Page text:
I'm an EU Law Expert – Fiscal Union was not my idea

A eurosceptic friend, John Hopkinson, writes on his blog about how conveniently people now support fiscal union for the eurozone and argue who thought of it first.

I  have been arguing the opposite for nearly ten years, including in my submission to the Richards Commission.

As someone who supports UK entry to the euro, but only when our interest rates have been stable for a significant period of time at the same rate of the eurozone, and the exchange rate, which would also need to be stable, would result in the value of wages and goods in the UK being the same as the EU, in order to avoid high inflation.

In my view, as a dual Master of Economics and a Master of EU Law those calling for fiscal union don’t know what they are talking about.

If the political elite lack the ability to converge their economies using a single interest rate, how can they be expected to with a single tax regime across the eurozone?

The only way for the eurozone countries economies to converge is for each region of each member state to converge its economies by varying income and business taxes (e.g. business rates, corporation tax), and use the single interest rate as a baseline to set them.

The channel tunnel could not have been built if the French engineers were drilling in a different direction to the British ones. Equally the eurozone won’t be stable if the economies aren’t converged heading in the same direction.

Is Nick Robinson biased against Labour?

In an almost thuggish way, Tom Watson said that Nick Robinson didn’t report the phone hacking scandal enough because he was ‘favouring the Conservatives’ to put it more delicately.

I know how he feels. It annoyed me that Ed Miliband was getting the headlines on the hacking scandal over true experts like myself who have published research on ‘data misuse’ laws. I made the BBC clear of this dissatisfaction when they basically ignored my expertise.

But let us look at the news articles since 1995 on claims of bias against Nick Robinson as evidence.

March 1995 – Claims of bias were made against Nick Robinson by Labour when he sent a memo, as they saw it, trying to cover up the preferential treatment where the BBC Panorama programme, which Robinson was deputy editor of, interviewed John Major as Prime Minister, but did not offer the same prominence to the other leaders.

August 1995 – The London Evening Standard publishes a story, titled, ‘Labour sees red over new BBC reporter’, which highlights the fact that since March 1995 the party felt that Nick Robinson’s presentation of facts on Panorama were biased in favour of the Tories.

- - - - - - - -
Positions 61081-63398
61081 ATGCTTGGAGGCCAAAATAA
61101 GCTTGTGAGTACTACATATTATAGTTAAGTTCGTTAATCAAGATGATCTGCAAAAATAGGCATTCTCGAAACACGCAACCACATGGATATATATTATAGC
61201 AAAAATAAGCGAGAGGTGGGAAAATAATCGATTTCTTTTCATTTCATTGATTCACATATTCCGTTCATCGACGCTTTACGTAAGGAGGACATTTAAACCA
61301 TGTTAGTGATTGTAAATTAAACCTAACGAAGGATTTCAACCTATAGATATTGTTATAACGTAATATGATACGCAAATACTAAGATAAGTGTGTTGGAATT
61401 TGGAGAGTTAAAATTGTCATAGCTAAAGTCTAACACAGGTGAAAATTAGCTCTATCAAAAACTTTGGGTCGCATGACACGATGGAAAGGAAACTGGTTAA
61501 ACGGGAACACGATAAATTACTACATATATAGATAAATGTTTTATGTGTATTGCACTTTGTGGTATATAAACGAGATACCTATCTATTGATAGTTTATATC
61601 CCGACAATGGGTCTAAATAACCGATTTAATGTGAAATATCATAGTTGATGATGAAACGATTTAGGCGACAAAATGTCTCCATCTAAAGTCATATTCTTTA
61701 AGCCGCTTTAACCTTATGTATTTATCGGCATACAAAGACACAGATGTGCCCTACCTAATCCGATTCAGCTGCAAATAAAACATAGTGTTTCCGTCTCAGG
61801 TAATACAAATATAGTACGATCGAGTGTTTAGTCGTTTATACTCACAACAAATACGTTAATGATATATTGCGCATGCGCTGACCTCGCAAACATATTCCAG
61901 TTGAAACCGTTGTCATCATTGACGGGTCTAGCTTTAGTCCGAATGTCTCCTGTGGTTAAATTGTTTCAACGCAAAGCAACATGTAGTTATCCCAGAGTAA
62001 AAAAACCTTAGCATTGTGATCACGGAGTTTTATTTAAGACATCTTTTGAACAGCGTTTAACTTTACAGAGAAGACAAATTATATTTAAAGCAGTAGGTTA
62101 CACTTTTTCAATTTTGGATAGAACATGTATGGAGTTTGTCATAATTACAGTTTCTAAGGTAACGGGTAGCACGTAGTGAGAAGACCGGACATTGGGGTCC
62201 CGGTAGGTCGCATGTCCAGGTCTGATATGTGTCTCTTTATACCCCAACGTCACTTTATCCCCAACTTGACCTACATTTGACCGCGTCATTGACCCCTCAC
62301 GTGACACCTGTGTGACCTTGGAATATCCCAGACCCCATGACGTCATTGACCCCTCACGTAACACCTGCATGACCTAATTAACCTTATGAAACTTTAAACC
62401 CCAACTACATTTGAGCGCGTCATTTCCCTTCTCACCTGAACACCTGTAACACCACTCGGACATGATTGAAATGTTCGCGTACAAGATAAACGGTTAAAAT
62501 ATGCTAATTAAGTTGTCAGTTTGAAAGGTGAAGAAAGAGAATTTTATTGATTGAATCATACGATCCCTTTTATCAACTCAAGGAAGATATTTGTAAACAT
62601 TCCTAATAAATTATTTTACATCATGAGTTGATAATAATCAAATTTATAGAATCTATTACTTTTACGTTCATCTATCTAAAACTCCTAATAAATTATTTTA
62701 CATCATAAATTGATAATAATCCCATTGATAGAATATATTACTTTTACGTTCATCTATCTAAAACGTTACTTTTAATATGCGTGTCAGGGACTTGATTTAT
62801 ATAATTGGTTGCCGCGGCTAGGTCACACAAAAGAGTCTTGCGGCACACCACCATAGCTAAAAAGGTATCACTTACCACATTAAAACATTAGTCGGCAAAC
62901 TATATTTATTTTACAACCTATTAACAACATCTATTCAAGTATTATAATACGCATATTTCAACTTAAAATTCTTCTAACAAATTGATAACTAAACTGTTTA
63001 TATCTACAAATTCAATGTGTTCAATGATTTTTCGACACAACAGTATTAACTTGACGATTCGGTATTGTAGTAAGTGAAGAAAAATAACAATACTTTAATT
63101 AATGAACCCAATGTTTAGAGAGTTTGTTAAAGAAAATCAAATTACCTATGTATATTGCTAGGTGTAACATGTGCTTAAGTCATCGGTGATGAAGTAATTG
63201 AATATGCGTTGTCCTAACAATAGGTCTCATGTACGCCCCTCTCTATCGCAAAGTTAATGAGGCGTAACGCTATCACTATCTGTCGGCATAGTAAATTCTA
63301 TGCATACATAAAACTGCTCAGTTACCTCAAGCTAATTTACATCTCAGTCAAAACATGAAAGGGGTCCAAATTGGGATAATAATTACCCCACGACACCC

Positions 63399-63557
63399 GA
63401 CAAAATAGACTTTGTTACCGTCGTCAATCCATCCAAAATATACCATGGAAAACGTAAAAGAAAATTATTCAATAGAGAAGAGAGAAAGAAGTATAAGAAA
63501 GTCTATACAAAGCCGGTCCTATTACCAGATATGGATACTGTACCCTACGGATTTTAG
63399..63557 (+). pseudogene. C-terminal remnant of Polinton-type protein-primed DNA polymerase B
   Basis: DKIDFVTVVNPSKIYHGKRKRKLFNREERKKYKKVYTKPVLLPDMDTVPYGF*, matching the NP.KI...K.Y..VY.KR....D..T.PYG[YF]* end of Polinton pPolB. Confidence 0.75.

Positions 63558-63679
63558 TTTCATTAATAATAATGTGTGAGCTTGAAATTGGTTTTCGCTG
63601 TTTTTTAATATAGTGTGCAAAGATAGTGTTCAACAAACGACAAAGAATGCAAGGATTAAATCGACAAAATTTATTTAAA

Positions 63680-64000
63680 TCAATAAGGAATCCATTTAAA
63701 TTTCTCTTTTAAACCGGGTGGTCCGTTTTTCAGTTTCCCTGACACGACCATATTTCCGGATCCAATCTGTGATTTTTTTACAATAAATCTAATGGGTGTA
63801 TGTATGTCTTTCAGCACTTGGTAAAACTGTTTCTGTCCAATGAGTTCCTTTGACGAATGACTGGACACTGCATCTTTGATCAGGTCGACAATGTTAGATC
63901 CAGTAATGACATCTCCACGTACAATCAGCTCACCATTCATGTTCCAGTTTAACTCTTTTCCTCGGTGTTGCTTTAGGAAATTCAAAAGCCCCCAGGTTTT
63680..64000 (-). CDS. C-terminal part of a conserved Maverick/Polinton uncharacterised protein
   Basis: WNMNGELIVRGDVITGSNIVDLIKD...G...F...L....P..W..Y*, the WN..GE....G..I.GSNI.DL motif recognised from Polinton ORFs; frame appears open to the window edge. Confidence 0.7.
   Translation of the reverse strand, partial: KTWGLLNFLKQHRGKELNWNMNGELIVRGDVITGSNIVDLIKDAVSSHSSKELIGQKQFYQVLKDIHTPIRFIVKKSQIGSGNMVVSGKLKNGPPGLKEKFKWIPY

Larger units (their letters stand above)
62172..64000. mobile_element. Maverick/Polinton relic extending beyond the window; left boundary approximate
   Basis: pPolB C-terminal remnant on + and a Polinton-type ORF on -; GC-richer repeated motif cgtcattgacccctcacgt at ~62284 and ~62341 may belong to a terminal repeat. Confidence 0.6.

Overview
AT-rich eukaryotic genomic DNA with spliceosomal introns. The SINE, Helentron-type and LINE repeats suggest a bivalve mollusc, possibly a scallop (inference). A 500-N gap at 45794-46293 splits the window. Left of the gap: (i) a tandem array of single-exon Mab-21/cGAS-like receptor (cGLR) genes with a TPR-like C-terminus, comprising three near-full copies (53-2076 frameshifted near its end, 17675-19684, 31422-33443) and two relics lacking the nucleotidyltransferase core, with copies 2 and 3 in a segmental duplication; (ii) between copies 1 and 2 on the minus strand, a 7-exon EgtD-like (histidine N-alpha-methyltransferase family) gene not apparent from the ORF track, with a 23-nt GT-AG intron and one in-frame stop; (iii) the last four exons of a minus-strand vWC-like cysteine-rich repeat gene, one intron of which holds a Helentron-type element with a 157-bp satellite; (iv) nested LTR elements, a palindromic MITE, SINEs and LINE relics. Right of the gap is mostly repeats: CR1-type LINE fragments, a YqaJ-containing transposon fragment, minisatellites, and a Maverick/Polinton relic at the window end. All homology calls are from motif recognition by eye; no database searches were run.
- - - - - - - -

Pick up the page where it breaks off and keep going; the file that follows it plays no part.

March 2003 – In the Times Nick Robinson, who is currently the ITV political editor, notes in an article there might be a problem with Labour’s perception of him. Highlighting the times that Peter Mandelson would be complaining to the Director General of the BBC about his apparent bias.

May 2003 – For the first time on record ‘anti-Tory bias’ and ‘Nick Robinson’ come together. This time in it is in The Times, with him commenting on the pressure being on Greg Dyke at the BBC and not himself, as Robinson is still working for ITV.

This all builds up to a shock confession:

October 2003 – The Independent runs an article, ‘I do not regret my Tory past, Nick Robinson, ITV’s News’s Political Editor’ which shows that Robinson was once significantly involved with the Conservative movement. The article says he has received claims of bias from both sides, which I might expect having spoken with the editor of my local paper who received the same, but unless the Conservatives have a different word for ‘bias’ I see little evidence of this in my brief search!

I will not look further into the articles, as I became politically active around 2002 in the Labour Party, even speaking to Nick on the Radio 5 Live about how a speech by Tony Blair hit a cord with me, just before he went to ITV I think – On Radio 5 Live he and Brian Hayes were my favourite presenters of that era. On his move to ITV I did start to think he was biased against the Labour Government, but then I would expect no different, as the ITV News programmes that he was reporting for have always seemed to me to be the Tabloid Newspaper of Evening TV, changing the tone of the programme to try to capture the public mood regardless of accuracy.

As I am now a Professional, it is this revelation in October 2003 that strikes me the most salient, even above all the past claims of bias. It is unethical for any professional to take up any form of employment where there can be a ‘perception of bias’, whether they are a former government minister taking up a position in a publicly funded body in the same area afterwards, or a sports official who is refereeing a match where a first-line relative is of the same nationality as one of the competitors.

So, in essence, however much I like him, as someone who famously got insulted for holding an apparently undesirable physical characteristic, by George W Bush of all people, I think he should seriously consider his position.

Even if he is perfectly capable of, on most days, creating a perception of impartiality in line with BBC guidance, is it worth the constant claims of bias against him, and this the questioning of his professionalism, to be in an environment where he can be easily perceived to be biased?

Concluding the issue on the assumption of ‘good faith’ on the part of Robinson, I would say that the reason this perceived bias is so persistent is that Nick is likely to draw on the same social networks that took him into the Conservative Party in the first place, so therefore he is more likely to represent a ‘Tory perspective’ than a Labour one.